So, our next point is promoting home-school connections to foster parent engagement in learning and classroom experiences. So, we're experts in this area too because adults who partner to support young children, help them develop the skills related to later school success: early language, literacy, and self-regulation, and attitudes towards learning. So, through targeted activities, Head Start programs support how families can reinforce curricular goals at home, and these practices set a foundation for future continuity between home and school.
One of the strategies in terms of building relationships could be to host activities or events at the program or school for children and Head Start to talk to other children about kindergarten, find out what it's like. And then, families can find out how they can support that transition.
Next, we move to engaging parents as leaders, which is one of the attributes of Head Start that we really, really hope continues when families move to a new setting. So, offer opportunities for parent leadership in the transition process and in the future with the receiving school.
When families have a real role in decision making, they know they can make a difference, and their leadership growth. Continuity around parent leadership activities from Head Start to kindergarten can foster parent's social capital. Engaging parents in decision making roles and in reviewing child's assessment data in Head Start programs, for example, helps set parents on an advocacy path as they make the transition to kindergarten.
So, one way that you can create alignment, a strategy, is maybe to host breakfast with community and business leaders, public officials, and families to collaborate on a shared vision for the transition to kindergarten and continued school success. I think this is a time to, as you start thinking about what you're doing in your programs or could do that if we really think about our families as leaders, there are leaders in their homes, in Head Start, and in communities. And after we've been going through this difficult time, what can they bring to the table as we go through the period of re-entry and getting back to life as normal. And finally, we think about how we create continuity, how we support family well-being through effective delivery of comprehensive services. So, Head Start programs that engage community partners to offer comprehensive family support have a better chance of promoting family well-being and improving children's readiness for kindergarten. Family well-being is an important predictor of school readiness, so strengthening family well-being can contribute to more successful transitions to kindergarten. A strategy is to partner with the LEA Homelessness Liaison to enroll younger siblings of school-age children experiencing homelessness. Discuss strategies around child attendance and supports for children and families. So, those are some of the new strategies that we've been looking at for partnering with families and to support Head Start programs and schools. And now we have an activity that Brandi is going to lead you through.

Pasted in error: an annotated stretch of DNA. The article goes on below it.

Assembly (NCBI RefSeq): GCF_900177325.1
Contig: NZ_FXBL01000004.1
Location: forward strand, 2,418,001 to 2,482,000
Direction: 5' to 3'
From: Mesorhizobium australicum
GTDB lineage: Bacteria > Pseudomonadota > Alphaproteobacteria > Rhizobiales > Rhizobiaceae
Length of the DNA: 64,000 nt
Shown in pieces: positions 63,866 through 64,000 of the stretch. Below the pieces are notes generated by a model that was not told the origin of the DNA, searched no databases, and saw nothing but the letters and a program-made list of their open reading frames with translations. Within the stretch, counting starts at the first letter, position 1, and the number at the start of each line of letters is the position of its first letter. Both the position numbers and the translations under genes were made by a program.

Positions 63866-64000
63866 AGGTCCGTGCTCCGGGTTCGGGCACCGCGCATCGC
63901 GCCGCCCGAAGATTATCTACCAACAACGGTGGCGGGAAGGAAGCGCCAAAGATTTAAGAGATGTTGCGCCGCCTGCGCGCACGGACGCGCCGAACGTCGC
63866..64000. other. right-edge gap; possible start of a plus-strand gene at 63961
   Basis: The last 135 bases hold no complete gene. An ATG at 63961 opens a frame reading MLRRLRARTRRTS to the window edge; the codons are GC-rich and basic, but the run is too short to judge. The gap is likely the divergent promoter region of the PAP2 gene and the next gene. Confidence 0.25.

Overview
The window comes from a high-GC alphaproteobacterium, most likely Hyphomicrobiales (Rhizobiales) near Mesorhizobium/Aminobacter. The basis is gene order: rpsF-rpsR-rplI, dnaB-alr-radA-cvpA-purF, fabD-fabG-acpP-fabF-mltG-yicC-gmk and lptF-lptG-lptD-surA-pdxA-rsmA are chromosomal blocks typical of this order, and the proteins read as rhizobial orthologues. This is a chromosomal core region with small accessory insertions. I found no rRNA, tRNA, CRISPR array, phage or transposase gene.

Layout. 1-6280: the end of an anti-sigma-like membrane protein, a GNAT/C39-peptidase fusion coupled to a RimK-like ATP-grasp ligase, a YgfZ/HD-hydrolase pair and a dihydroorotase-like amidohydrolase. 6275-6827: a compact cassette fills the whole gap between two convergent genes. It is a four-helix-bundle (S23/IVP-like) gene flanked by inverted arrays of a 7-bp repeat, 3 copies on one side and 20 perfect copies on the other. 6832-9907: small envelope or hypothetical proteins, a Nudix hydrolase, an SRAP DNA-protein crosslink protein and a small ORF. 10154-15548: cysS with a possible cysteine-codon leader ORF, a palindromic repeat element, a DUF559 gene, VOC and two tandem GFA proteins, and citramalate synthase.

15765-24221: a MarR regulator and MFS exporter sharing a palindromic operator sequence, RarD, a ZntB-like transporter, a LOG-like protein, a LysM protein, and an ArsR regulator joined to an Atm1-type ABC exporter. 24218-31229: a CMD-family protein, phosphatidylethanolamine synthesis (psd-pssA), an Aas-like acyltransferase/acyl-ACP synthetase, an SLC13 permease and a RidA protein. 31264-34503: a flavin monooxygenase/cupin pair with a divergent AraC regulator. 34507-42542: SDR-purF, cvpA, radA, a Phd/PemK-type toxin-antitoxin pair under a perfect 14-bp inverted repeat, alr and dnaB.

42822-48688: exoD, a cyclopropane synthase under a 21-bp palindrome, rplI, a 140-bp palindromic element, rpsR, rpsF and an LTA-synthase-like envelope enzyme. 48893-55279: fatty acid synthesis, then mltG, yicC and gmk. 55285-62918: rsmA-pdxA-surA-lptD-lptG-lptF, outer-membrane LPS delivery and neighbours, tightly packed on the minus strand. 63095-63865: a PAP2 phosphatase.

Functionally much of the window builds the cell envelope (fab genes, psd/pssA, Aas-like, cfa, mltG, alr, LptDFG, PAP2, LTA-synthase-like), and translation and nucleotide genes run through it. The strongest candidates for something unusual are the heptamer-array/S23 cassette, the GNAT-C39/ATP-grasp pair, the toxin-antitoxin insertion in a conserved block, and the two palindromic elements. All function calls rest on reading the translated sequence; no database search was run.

Brandi: Thank you so much, Leslie. Well, let me just give you guys a couple of nudges because I grew up in Head Start, and I know how you're feeling. There are a couple of things we need to make sure you have in your hands. [Laughter] So, if you will look with me to the left of your screen, you'll find a pod that says, "Files For Download." The great news is you do have the
PowerPoint there, you have a couple of things, and guess what, guys? You have a couple of things that we haven't even ever published anywhere. You heard it here first. [Laughter] We're going to show you what those are, but the things that you've asked about the most so far is the PowerPoint, which you have at the top of your Files Download pod. The beginning words are Final Community Engagement. So, you can actually click that button. If you click that phrase, Final Community Engagement, the button at the bottom that says, "Download File" will activate for you. And then, you'll be able to pull that down, and you'll get a copy of the PowerPoint. The other thing that I would say is that given all of that ... Now, if you let me say it, like I say it back home, I would say given all of the techno hee-haw, [Laughter] that we had today, we are going to rerecord this session for you guys. But we don't want to miss the chance. I can't ... There are hundreds and hundreds of you on the line. We don't want to miss the chance to go forward for those of you that are here and have dedicated your valuable time, but we also want to honor that there have been audio issues throughout and we think that we've broken the whole platform, you know, who we are in Head Start. So, we will rerecord this, so you'll have a full suite of the materials and you'll have a clear copy to hear and contribute to again, peruse at your leisure, like we ever have leisure time, [Laughter] especially now.